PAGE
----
Anorak

The Consumer | Anorak - Part 8

The Consumer Category

We bring you the chic and unique, the best and most bizarre shopping offers both online and offline. We offer you tips on where to buy, and some of the less mainstream and crazy, individual and offbeat items on the internet. Anything that can be bought and sold can be featured here. And we love showcasing the best and worst art and design.

Mobikes in the canal restores faith in the spirit of Manchester

In Manchester new Chinese bikes are creating artificial reefs in the city’s waterways. It’s terrific. Although it might not be what the Chinese company behind bicycle sharing service Mobike envisioned when it launched in the UK. Can Mobike disrupt Manchester travel?

I really wanted to believe that Mancunians could be trusted with nice things. Just over a fortnight ago, a Chinese company called Mobike brought 1,000 shiny new silver and orange bikes to my city. Unlockable with a smartphone and available to rent for just 50p for half an hour, they could be ridden wherever you liked within Manchester and Salford and, crucially, could be left anywhere public once you were done.

I was an immediate convert, boasting about the superiority of our new bike-sharing system over London’s, pitying sadsacks in the capital who had to trundle around looking for a docking station. One sunny evening shortly after the launch, I rode a Mobike to Salford Quays, where I swam a mile in the filtered water of the glistening Lowry, reflecting as I did my backstroke that Manchester was starting to feel rather European. I had always fancied living in Copenhagen, where the cyclist is king and the harbour has been turned into a lido. Was I now living that continental dream?

Two weeks on and I fear that a dream is all it was. There are Mobikes in the canal, Mobikes in bins and I am fed up with following the app to a residential street where there is clearly a Mobike stashed in someone’s garden. On launch day, the Chinese designer told me the bikes were basically indestructible and should last four years without maintenance. It took a matter of hours before local scallies worked out how to disable the GPS trackers and smash off the back wheel locks.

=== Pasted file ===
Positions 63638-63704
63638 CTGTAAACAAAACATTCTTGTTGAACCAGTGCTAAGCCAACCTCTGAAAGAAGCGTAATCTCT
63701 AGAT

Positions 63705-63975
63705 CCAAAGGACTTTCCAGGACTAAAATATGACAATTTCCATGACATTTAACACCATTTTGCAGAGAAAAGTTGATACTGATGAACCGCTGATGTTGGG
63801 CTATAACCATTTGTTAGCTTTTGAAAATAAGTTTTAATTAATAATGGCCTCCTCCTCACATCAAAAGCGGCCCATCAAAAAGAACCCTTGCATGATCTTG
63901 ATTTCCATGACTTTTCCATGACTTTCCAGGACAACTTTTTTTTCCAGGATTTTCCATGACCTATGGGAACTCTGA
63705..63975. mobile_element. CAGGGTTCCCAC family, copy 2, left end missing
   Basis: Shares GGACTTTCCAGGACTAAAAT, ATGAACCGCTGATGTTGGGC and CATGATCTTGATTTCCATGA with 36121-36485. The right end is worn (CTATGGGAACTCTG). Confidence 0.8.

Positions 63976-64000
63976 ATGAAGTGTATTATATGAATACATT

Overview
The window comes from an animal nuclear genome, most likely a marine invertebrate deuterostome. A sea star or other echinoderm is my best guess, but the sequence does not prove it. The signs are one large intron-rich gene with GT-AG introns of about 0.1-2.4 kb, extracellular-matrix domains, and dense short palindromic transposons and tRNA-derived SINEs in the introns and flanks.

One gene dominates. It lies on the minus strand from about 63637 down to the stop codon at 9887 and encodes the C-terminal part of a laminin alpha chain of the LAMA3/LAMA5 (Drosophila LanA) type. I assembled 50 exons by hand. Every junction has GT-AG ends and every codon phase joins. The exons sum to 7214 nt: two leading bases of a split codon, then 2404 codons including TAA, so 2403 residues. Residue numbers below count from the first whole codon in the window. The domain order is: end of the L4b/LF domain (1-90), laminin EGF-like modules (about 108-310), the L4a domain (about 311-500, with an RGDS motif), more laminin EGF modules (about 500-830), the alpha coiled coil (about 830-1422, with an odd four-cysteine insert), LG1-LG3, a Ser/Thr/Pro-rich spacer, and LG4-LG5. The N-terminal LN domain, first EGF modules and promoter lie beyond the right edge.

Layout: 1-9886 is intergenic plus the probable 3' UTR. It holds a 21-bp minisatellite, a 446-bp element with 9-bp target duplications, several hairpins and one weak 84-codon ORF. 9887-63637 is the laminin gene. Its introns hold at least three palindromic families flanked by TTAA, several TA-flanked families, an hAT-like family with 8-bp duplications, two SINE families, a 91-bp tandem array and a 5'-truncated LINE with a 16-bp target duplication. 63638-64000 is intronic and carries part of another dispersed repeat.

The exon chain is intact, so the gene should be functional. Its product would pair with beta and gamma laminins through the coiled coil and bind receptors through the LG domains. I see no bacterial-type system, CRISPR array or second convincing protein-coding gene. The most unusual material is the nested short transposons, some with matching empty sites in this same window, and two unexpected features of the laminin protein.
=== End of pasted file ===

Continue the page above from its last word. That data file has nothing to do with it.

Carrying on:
On Thursday, none of the eight bikes showing on the app as being near my house were actually there. I was so incensed when I reached the location of the ninth and could see it locked away in a backyard that I lost control of my senses and knocked on the door. A young man opened it and I asked nicely if I could rent the bike. He looked surprised and said, no, it was his, and anyway, he needed it later. I explained that was not how the system worked, that the bikes were public, and that if everyone was as selfish as him the whole thing would collapse. He rolled his eyes and told me I would be trespassing if I dared try to fetch it.

You see, what works in a totalitarian state where everyone’s being monitored doesn’t work in Manchester. Good-oh. Theft isn’t right, of course not. But to assume compliance and that people offered a 50p bike ride home will treat the thing with dutiful respect represents a failure to understand your target market.

PS: Chinese airline Wings of China can update its advice to travellers visiting the UK. The 2016 Air China guide told its passengers to avoid visiting areas of London “populated by Indians, Pakistanis and black people” – and “We advise tourists not to go out alone at night, and females always to be accompanied by another person when travelling.”

The chapter on Manchester should be a hoot.

Spotter: The Guardian:

 

Posted: 17th, July 2017 | In: Key Posts, News, The Consumer | Comment


Artist turns train tickets into geodesic spheres

Recycle your old travel cards, plastic bottles and playing cards like Nick Sayers, who turns detritus into geodesic spheres. His stuff is held together with joints made by cuts. No glue.

 

travels cards sphere playing cards spheres art

Spotter: make